Mantels may be associated with the traditional fireplaces of yesterday, but that doesn’t mean they’ve gone the way of the chimney and the wood-burning fireplace. Indeed, modern fireplaces haven’t killed the mantel; they’ve forced it to evolve. Updated designs and new materials have transformed the most time-honored fireplace element and brought it into to the 21st Century. Here are a few examples of people who took their fireplace mantel to the next level with clever design.
Modernize a Traditional Look
Stone and brick may be traditional, but other fireplace mantel materials can give you a more updated look. Take this beautiful white surround. It has crisp, polished look that works well in a contemporary setting, even while the overall design harkens back to an earlier era. Featuring soft curves and neat lines, the design manages to be elegant in a simple, toned-down way.
Use Contrast and Inversion to Create the Unexpected
You might expect to see a bare white wall set off by metallic accents, but this arrangement inverts conventional wisdom. The result is surprising, yet masterful. The effect is heightened by the contrast between light and dark, between the square fireplace and the long rectangular panels, between the starkness of the white concrete and the glimmer of the bronze wall. Note the lack of shelf space above the fireplace. A narrow ledge offers some support for décor, but, otherwise, the architectural elements do the talking.
Let the Mantel Float
Large and elaborate mantels look awkward above most modern, frameless fireplaces. That doesn’t mean you have to get rid of it altogether. If you prefer simplicity but also want a shelf on which to place décor, consider a floating mantel, which pairs well with a front-facing, frameless fireplace. It’s subtle but elegant. As for materials, you can choose anything from a simple wood beam to a limestone slab.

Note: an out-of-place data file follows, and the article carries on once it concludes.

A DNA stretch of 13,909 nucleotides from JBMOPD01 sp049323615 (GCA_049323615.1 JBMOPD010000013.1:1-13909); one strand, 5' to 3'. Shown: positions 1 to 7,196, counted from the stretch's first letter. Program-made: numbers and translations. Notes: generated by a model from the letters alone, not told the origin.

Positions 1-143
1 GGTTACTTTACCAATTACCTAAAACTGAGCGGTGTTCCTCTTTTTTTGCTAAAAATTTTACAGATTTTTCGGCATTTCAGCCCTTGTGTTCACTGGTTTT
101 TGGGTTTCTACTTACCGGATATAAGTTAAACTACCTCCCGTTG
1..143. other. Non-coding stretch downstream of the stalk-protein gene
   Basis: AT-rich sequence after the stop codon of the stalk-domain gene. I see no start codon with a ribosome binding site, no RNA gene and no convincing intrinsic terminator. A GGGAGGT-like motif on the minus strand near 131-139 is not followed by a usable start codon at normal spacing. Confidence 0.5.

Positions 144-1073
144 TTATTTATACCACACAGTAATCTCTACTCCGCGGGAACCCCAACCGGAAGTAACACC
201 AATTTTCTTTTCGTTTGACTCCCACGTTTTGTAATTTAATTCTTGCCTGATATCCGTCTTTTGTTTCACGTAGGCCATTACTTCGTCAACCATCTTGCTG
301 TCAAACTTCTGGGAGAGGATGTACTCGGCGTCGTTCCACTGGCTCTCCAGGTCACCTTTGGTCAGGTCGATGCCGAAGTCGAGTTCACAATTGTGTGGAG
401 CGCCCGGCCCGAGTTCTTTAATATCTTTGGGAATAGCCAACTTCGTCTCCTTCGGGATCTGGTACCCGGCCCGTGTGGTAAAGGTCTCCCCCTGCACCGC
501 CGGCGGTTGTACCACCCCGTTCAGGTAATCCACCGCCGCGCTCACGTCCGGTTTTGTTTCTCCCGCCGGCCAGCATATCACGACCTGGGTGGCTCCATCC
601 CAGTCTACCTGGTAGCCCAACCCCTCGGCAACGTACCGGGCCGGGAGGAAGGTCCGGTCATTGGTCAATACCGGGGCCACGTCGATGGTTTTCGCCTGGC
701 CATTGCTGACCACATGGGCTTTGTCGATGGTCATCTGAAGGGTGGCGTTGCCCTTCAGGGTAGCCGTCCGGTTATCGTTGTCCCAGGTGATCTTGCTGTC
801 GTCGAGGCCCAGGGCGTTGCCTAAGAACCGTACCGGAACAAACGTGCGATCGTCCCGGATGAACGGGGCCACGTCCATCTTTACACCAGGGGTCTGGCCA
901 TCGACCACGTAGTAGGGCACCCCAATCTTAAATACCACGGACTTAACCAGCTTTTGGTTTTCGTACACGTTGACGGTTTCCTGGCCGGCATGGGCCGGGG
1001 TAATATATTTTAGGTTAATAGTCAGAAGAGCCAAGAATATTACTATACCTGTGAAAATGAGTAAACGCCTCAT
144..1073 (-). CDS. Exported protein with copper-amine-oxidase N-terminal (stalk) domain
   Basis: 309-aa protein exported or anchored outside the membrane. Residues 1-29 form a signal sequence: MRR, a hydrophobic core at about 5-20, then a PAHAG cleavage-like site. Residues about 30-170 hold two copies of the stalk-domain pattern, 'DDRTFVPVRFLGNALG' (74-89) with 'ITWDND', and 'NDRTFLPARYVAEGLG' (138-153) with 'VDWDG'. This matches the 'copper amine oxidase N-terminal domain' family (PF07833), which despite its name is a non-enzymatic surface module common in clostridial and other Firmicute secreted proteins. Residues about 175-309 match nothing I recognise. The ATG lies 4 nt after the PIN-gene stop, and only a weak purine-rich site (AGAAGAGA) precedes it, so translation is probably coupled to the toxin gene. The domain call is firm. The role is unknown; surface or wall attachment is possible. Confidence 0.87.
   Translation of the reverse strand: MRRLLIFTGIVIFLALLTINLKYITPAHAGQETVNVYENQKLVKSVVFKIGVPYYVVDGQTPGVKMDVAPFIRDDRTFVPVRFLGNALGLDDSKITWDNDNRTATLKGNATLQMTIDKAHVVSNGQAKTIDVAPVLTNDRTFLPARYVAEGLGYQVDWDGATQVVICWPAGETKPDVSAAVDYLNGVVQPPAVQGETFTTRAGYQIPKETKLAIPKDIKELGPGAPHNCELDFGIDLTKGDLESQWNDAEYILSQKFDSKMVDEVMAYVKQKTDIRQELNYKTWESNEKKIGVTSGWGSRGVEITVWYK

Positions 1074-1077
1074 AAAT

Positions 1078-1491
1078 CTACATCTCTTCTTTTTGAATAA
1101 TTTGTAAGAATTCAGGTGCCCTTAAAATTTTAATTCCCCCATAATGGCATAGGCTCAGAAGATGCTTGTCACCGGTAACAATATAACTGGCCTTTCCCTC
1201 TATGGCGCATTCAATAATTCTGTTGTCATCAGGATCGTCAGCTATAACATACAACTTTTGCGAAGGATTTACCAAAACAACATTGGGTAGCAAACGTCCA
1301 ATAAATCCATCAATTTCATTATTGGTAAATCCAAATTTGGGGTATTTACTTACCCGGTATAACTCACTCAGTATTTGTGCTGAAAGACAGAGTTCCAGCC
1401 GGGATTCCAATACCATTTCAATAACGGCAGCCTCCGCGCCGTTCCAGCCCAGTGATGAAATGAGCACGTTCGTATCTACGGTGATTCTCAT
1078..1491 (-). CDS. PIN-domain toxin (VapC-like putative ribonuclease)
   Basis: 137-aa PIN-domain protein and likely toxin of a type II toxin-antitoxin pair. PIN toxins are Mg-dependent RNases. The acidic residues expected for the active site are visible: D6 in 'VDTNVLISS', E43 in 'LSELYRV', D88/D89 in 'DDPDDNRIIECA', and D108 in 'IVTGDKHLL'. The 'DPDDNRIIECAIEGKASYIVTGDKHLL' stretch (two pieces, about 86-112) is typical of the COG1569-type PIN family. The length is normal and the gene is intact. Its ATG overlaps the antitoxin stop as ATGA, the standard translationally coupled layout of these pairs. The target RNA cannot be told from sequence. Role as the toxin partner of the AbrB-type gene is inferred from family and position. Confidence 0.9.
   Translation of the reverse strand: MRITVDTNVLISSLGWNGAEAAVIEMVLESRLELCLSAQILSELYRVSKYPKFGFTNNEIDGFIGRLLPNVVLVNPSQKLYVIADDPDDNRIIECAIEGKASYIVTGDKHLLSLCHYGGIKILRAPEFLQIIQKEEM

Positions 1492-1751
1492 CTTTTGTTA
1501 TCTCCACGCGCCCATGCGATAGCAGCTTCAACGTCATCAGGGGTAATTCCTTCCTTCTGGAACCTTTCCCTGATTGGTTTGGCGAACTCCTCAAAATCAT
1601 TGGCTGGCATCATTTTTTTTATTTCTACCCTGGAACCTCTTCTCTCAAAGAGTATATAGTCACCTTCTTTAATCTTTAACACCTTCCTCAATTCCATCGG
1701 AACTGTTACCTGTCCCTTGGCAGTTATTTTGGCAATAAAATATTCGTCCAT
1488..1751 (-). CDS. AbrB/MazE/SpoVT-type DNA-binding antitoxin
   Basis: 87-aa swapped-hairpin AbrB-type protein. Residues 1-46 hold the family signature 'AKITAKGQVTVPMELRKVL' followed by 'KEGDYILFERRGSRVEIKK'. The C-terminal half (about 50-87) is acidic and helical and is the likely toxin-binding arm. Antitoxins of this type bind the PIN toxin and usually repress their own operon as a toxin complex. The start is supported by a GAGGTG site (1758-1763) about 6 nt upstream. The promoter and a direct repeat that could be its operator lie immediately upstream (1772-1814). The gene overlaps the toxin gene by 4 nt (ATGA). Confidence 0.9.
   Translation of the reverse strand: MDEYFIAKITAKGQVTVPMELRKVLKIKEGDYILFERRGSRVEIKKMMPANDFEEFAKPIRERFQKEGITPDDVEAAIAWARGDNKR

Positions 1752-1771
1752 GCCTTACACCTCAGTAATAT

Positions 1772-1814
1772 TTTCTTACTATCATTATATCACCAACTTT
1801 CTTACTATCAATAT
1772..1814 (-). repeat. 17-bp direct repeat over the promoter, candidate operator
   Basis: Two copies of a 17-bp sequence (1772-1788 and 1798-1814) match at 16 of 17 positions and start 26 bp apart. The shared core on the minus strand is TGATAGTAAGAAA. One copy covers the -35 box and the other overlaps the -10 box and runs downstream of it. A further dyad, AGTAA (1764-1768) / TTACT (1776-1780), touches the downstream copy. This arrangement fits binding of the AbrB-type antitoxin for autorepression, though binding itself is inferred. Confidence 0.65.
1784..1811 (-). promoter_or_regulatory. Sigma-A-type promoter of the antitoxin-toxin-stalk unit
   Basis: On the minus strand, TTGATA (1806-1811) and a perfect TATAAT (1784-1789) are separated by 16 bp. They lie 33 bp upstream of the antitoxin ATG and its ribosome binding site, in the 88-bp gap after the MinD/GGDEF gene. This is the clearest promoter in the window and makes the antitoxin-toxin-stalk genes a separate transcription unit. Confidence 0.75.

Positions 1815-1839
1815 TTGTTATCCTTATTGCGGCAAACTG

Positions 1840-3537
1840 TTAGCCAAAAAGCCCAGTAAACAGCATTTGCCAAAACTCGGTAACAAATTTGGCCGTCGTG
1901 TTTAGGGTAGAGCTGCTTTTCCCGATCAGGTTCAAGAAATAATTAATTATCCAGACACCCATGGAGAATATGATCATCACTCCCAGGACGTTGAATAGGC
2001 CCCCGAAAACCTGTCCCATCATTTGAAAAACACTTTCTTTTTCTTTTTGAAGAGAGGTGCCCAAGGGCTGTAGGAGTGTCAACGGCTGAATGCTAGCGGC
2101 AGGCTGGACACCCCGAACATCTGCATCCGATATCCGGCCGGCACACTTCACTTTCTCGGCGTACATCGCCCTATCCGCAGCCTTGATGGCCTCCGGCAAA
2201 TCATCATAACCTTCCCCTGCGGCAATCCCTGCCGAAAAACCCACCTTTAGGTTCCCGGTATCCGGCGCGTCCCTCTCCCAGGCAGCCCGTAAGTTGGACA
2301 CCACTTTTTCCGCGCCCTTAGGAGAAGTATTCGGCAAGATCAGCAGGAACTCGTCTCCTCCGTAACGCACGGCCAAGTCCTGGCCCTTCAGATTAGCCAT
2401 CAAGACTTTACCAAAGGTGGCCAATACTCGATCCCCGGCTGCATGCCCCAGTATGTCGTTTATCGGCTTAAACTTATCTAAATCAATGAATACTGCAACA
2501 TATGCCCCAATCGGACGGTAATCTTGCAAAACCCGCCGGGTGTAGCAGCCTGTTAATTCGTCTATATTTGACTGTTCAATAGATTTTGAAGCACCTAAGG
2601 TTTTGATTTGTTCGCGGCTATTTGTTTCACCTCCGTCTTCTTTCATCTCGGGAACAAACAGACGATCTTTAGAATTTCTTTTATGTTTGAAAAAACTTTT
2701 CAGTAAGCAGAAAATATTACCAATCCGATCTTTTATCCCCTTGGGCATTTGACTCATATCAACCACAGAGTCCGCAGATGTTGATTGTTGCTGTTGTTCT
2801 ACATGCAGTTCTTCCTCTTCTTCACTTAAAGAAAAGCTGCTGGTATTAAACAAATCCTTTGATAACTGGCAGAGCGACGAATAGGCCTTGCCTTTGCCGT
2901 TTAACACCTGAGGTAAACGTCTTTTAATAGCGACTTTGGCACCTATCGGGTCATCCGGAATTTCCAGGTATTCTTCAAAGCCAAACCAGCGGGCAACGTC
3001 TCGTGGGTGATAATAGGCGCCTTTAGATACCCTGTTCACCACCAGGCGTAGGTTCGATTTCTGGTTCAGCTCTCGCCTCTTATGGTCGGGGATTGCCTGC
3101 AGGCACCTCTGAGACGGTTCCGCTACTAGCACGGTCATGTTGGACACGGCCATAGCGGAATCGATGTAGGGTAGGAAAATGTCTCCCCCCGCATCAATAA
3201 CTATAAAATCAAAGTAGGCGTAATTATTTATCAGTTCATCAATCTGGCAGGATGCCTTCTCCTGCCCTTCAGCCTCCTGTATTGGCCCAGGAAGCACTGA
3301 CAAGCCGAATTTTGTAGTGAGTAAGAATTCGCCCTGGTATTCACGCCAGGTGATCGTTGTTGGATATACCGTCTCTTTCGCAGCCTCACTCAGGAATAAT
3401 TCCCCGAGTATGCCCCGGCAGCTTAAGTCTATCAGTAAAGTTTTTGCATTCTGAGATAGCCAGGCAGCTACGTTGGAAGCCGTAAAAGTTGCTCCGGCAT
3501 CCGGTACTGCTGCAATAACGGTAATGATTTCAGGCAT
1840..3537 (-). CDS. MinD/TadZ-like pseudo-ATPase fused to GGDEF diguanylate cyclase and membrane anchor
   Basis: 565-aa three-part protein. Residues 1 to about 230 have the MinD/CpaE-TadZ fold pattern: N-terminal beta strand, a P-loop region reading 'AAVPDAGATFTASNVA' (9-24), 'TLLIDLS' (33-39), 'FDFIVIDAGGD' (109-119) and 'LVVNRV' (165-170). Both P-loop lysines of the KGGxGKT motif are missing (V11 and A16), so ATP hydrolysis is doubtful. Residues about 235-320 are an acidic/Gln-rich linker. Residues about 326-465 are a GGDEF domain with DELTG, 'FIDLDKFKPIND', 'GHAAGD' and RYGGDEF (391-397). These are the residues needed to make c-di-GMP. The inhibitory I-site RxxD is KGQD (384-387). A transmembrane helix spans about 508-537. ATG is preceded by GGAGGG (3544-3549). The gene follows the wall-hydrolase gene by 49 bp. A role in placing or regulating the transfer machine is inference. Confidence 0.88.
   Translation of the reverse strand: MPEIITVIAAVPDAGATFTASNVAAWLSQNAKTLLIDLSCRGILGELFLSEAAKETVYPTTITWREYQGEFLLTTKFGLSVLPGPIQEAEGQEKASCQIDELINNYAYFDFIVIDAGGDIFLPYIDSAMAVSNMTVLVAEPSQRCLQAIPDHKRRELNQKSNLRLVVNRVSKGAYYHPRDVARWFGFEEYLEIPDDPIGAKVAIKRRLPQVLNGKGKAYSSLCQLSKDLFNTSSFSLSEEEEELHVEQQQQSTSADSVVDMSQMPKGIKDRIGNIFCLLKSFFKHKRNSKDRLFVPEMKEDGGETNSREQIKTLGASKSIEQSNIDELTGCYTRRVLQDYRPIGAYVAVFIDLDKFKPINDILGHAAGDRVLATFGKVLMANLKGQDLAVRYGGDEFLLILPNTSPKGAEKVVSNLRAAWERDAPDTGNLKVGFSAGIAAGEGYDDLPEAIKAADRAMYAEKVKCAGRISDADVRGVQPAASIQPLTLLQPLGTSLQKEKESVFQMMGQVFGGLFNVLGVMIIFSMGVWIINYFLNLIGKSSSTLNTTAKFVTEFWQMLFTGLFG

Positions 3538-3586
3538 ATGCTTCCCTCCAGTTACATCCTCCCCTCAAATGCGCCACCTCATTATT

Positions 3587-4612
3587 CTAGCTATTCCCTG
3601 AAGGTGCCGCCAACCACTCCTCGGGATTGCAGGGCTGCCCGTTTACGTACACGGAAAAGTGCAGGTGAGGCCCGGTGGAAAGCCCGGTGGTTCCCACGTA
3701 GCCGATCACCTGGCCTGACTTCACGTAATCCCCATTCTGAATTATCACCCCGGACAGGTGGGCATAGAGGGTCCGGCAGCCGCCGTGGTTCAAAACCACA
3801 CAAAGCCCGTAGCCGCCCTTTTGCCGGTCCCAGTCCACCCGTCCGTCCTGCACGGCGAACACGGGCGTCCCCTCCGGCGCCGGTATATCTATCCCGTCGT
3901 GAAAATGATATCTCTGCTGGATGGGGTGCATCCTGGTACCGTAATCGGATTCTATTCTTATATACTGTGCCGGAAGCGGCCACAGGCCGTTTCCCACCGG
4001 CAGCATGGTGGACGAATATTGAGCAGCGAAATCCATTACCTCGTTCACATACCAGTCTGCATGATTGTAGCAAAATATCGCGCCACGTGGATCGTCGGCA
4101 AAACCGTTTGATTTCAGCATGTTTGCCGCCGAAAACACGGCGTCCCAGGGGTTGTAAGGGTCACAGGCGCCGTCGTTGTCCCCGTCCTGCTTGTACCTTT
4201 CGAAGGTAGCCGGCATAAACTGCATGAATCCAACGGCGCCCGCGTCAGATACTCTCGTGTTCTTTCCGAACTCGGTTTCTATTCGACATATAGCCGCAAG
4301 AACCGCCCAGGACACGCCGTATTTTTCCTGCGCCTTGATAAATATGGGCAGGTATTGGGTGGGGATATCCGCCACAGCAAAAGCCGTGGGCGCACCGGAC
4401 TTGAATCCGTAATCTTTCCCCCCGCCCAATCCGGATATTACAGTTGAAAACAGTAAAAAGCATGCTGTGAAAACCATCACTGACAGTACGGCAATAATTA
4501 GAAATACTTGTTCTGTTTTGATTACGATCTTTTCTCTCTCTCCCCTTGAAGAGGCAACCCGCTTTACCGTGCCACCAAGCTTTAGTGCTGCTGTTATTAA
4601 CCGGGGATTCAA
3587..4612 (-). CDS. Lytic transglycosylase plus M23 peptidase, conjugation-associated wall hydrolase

Surround a Modern Fireplace with Traditional Elements
The owners of this home installed a modern corner fireplace and then constructed the surround out of stone and wood. Although the materials are somewhat traditional, the design is distinctly modern. They achieve the look by using neatly fitted slabs instead of round stones, a clean-cut wood ledge on the bottom instead of an intricately carved mantel, and an elongated geometric design instead of a square box.
Turn the Mantel on Its Head
The traditional fireplace sits on or near the floor and features a neat little mantel on top. If you have a corner fireplace, a three-sided fireplace, or even a modern front-facing fireplace, you could try something different. A bottom ledge in lieu of a mantel, for example. Whether it sits above the floor and acts as a shelf or rises up from the floor to support the fireplace, as this one does, a bottom ledge adds both form and function.
Do Away with the Mantel for a Minimalist’s Dream
Who says you need a mantel? If you’re going for a truly modern look, get rid of the frills. Prefer unadulterated minimalism? Leave the wall bare. The negative space will offset the beauty of the fireplace. If you prefer a slightly more decorative look, you could hang artwork above the fireplace. Prefer entertainment to embellishment? Place a television above the fireplace. With Ortal’s Cool Wall technology, you have fewer limitations and more options.